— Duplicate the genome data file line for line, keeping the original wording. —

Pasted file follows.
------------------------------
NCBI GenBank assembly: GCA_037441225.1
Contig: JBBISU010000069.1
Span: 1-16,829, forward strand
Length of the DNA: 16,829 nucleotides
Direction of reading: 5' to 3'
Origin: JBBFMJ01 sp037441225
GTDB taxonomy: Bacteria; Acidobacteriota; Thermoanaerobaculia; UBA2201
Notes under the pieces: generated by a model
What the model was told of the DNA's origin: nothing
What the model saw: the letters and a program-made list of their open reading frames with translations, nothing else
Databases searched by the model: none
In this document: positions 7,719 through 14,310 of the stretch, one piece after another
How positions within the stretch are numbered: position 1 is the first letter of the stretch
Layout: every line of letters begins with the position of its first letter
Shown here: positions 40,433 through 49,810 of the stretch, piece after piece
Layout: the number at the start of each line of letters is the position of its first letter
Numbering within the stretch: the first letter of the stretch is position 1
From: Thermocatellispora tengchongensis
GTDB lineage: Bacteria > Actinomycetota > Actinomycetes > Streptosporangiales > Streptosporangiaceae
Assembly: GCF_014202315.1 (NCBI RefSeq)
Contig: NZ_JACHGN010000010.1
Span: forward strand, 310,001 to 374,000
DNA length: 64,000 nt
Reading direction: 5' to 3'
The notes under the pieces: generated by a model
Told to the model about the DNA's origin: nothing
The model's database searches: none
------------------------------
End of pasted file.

NCBI GenBank assembly: GCA_037441225.1
Contig: JBBISU010000069.1
Span: 1-16,829, forward strand
Length of the DNA: 16,829 nucleotides
Direction of reading: 5' to 3'
Origin: JBBFMJ01 sp037441225
GTDB taxonomy: Bacteria; Acidobacteriota; Thermoanaerobaculia; UBA2201
Notes under the pieces: generated by a model
What the model was told of the DNA's origin: nothing
What the model saw: the letters and a program-made list of their open reading frames with translations, nothing else
Databases searched by the model: none
In this document: positions 7,719 through 14,310 of the stretch, one piece after another
How positions within the stretch are numbered: position 1 is the first letter of the stretch
Layout: every line of letters begins with the position of its first letter
Shown here: positions 40,433 through 49,810 of the stretch, piece after piece
Layout: the number at the start of each line of letters is the position of its first letter
Numbering within the stretch: the first letter of the stretch is position 1
From: Thermocatellispora tengchongensis
GTDB lineage: Bacteria > Actinomycetota > Actinomycetes > Streptosporangiales > Streptosporangiaceae
Assembly: GCF_014202315.1 (NCBI RefSeq)
Contig: NZ_JACHGN010000010.1
Span: forward strand, 310,001 to 374,000
DNA length: 64,000 nt
Reading direction: 5' to 3'
The notes under the pieces: generated by a model
Told to the model about the DNA's origin: nothing
The model's database searches: none